Pandemic-induced economic recession will likely hinder radiologist recruitment for years

The current economic downturn brought on by the coronavirus pandemic is likely to affect radiologist recruitment in the months and years ahead, experts warned Friday.

Such was the case back in 2009, when the Great Recession brought about a “protracted, seven-year struggle” to recruit medical students into the specialty, three doctors noted in Current Problems in Diagnostic Radiology. Diagnostic imaging interest seems to be tied to a robust economy and it stands to reason that the field may take a while to recover from this latest setback.

“The 2008 recession serves as a case study in just how quickly applicants will pivot to other specialties at the first sign of economic uncertainty,” Darel Heitkamp, MD, a radiologist with AdventHealth Orlando, and colleagues from two other institutions wrote May 15. “With the emergence of the COVID-19 pandemic, alarm bells again signal trouble for radiology recruitment. Lack of an effective treatment or vaccine therapy threatens a protracted period of social distancing and shuttering of our economy. The extent to which radiology will be affected by the economic decline is still uncertain, although some projections show a substantial potential impact on radiology business, salaries and the overall job market,” the team added.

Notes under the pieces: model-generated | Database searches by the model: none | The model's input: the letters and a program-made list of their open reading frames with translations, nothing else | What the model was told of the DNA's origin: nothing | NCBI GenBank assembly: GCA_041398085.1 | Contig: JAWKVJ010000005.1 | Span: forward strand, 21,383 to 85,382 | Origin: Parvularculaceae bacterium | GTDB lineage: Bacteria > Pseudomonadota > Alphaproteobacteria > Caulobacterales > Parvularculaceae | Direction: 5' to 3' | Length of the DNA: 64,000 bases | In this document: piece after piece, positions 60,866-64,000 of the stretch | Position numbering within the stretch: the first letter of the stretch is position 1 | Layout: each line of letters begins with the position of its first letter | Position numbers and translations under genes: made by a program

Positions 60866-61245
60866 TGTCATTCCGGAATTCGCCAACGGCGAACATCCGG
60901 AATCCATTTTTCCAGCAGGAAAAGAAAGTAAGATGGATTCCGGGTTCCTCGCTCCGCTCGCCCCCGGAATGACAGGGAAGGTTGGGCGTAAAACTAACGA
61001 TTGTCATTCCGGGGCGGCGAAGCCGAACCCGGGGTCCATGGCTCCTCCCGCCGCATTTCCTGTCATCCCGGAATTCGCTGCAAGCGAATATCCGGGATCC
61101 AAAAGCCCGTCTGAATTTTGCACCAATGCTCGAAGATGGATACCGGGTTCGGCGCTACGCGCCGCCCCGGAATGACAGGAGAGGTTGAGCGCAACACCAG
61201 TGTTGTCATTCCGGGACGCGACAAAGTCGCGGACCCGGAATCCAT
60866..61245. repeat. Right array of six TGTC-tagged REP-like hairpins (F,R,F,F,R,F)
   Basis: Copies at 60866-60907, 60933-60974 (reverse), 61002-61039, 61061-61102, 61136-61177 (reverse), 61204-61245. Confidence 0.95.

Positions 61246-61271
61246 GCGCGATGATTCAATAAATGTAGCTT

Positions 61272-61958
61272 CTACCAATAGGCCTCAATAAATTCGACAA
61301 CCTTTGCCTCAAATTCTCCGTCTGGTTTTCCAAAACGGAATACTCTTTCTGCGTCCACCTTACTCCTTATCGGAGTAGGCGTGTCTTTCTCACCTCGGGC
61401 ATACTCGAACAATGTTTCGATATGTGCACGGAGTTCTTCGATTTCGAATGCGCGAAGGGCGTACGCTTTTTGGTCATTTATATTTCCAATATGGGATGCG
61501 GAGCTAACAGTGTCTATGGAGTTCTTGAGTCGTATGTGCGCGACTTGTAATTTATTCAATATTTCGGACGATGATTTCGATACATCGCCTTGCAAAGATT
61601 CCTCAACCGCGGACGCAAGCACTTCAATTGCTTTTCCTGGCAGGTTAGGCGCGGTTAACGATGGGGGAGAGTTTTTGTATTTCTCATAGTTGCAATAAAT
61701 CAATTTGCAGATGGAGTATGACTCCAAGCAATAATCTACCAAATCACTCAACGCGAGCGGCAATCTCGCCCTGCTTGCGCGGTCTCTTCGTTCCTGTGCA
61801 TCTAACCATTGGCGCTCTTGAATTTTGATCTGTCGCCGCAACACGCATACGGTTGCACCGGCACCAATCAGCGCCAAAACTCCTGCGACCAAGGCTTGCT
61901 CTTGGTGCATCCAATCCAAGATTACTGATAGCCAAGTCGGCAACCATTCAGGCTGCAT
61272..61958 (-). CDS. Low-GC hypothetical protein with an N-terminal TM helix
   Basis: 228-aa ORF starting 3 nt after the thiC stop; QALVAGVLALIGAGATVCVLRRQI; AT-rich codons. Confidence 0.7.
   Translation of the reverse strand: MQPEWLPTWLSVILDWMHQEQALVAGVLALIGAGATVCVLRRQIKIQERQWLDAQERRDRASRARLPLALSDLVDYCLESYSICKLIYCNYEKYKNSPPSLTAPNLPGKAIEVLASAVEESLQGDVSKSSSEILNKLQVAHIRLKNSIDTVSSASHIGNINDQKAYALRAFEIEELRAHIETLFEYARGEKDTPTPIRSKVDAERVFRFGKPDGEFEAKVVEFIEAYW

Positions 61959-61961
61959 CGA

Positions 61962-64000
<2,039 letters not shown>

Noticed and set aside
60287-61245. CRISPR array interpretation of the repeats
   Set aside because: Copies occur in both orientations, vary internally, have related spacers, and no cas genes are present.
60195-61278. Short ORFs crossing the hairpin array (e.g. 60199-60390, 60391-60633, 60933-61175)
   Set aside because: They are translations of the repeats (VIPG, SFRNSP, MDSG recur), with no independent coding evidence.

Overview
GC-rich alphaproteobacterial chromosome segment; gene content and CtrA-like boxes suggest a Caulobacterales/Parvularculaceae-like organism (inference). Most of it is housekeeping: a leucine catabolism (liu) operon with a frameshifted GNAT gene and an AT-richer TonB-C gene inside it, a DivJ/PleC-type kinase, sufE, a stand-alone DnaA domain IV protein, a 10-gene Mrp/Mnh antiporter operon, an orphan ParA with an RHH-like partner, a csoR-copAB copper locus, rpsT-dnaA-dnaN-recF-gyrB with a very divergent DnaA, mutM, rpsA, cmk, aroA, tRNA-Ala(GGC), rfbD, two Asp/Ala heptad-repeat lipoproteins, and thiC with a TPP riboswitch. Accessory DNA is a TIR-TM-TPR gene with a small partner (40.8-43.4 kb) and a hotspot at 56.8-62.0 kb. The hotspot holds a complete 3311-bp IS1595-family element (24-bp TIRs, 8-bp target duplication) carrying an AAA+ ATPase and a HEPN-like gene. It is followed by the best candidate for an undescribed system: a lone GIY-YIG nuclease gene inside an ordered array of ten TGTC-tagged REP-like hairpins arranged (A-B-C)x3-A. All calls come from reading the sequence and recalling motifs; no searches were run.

Reasons for the radiology recruitment downturn in 2009, they noted, included uncertainty surrounding the specialty’s business model after passage of the Affordable Care Act, Medicare cuts to imaging revenue, and the recession’s impact on the radiology job market. Even before then, the field has long suffered as a “plan B” for those who couldn’t make it into more competitive specialties.

To get past this expected recruiting downturn—and others that will arise in the future—Heitkamp and colleagues said the field must embrace this reality and figure out how to counter it. “It's vital that as a specialty we ground ourselves in this truth and work harder to directly market radiology to medical students,” the authors argued.

They’re predicting that this trend will start impacting radiology as soon as the next match in 2021.

“Mitigation may be possible with assertive departmental outreach focused on educating local medical students about why radiology is an excellent career choice for them,” Heitkamp and MD coauthors from Mount Auburn Hospital in Cambridge, Massachusetts, and Houston Radiological Associates concluded. “Messaging should seek to establish a positive and realistic narrative, highlighting our specialty's many strengths while at the same time dispelling the common misconceptions,” the team added.